Tips on Lowering Energy Bill, as Heat Increases

COLUMBUS – With the weather continuing to get hotter as the summer progresses, NPPD shared some tips on how to save some money on your energy bill.

Nebraska Public Power District’s Clint Przymus says their are several ways to manage your energy bill costs, by managing the various equipment throughout your home.

Przymus says, those who are away from their home for a majority of the day, can lower costs, by raising the temperature on their thermostat by 6 to 8 degrees.

“Raise the temperature up before you leave, and then typically if you’re going to be gone for about 8 hours, that makes a lot of sense. What you don’t want to do, is be managing it up and down all the time,” says Przymus.

Using a ceiling fan won’t lower the temperature in your home, but using one can provide a cooling effect. Przymus says this way you can leave your thermostat at a higher temperature, and the fan will help make your home feel cooler.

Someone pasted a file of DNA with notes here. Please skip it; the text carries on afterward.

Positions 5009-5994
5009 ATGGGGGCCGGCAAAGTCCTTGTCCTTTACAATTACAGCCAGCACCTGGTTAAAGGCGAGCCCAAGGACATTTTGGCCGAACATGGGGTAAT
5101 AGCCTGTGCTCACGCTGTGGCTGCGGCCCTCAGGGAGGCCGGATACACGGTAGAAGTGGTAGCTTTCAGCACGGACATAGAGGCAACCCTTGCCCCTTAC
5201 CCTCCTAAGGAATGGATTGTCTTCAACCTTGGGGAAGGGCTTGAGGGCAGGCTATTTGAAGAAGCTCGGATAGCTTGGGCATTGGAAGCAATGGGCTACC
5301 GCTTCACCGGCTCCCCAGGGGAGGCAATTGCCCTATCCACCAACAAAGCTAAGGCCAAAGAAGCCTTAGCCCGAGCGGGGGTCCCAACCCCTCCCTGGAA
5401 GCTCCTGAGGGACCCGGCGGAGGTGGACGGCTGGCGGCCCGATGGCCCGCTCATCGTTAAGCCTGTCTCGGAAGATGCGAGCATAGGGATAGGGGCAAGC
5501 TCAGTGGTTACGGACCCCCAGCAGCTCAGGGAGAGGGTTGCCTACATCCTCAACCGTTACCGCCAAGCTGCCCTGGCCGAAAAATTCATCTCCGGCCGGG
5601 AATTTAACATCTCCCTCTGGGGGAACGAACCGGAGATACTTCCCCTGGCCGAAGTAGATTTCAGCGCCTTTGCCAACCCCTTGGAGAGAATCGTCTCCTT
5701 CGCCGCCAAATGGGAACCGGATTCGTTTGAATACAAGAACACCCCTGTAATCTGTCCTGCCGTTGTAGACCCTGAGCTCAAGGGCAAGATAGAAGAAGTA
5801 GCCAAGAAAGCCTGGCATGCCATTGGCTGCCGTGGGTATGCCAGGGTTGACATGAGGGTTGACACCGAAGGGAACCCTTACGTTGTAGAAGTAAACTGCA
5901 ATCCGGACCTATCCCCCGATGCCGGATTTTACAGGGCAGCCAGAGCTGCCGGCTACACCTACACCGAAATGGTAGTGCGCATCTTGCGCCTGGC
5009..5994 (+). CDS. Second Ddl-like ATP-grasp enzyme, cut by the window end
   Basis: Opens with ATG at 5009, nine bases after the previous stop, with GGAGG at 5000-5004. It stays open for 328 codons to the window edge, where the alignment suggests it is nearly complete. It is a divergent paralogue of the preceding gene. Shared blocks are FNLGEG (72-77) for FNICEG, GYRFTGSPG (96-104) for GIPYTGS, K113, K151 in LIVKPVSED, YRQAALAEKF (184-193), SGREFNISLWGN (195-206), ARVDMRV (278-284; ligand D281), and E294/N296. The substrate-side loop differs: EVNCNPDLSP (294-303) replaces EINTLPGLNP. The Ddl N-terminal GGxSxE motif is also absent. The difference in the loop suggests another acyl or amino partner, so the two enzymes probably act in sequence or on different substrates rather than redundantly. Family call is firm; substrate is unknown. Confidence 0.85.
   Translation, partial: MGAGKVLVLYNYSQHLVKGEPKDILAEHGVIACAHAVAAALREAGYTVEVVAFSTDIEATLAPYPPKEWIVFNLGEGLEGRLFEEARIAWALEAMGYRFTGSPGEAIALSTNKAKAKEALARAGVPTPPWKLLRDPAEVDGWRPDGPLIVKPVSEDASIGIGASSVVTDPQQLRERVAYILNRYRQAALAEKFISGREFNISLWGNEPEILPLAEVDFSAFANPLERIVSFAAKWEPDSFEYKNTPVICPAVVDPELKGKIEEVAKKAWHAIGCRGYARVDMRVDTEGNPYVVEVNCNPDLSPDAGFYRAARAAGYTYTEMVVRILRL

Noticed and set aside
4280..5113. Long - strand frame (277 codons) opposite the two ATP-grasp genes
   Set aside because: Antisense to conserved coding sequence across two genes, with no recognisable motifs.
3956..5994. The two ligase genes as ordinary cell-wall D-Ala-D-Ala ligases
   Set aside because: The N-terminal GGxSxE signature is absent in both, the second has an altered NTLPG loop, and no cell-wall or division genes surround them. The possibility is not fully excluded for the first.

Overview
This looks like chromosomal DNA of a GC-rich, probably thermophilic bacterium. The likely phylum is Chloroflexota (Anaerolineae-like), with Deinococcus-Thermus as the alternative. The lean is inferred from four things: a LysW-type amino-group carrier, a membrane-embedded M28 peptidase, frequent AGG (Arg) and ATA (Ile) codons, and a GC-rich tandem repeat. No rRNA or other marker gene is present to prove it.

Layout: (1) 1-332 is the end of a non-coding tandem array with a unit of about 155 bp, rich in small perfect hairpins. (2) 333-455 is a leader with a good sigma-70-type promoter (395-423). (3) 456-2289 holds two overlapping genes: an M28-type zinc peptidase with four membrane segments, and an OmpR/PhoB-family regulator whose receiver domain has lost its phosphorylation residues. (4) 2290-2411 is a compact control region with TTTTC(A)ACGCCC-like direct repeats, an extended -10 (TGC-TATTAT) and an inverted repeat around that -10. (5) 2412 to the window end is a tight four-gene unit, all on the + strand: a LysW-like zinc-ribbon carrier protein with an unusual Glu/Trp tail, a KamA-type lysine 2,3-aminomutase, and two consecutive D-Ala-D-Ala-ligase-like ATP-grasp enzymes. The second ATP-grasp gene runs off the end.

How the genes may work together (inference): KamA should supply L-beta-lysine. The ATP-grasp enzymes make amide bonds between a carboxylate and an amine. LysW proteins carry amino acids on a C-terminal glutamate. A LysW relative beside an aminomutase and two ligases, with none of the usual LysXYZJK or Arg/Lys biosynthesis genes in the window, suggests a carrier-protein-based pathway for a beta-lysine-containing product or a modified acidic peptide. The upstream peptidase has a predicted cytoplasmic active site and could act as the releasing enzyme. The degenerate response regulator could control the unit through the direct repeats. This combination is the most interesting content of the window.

“It provides a windchill effect, equal to about four degrees of using your air conditioner, and the ceiling fan is much more efficient to use than running your air conditioner,” says Przymus.

Blinds are another simple way, you can prevent your housing from heating up too much during the day.

“Anything you can do to keep that sun out during the day, like blinds, to darken your room. Big trees outside, absolutely help, but it takes a long time to grow those, so blinds are a quick an easy way to help the sun stay out of the house, and keep your house cooler during the day,” says Przymus.

Przymus also suggests that home owners routinely check their air filters in their cooling units.

“When your air filter is dirty, it makes it harder for that air to flow through it, and thus making your air conditioner work harder, making you use more electricity and raise your electric bill,” says Przymus.

Przymus says in some cases, it is cheaper to replace your air conditioner all together. NPPD has a program that will pay anywhere from $200 to $1,700 to people who by more efficient cooling units. Przymus says local stores have information on which units qualify for the NPPD program.

 

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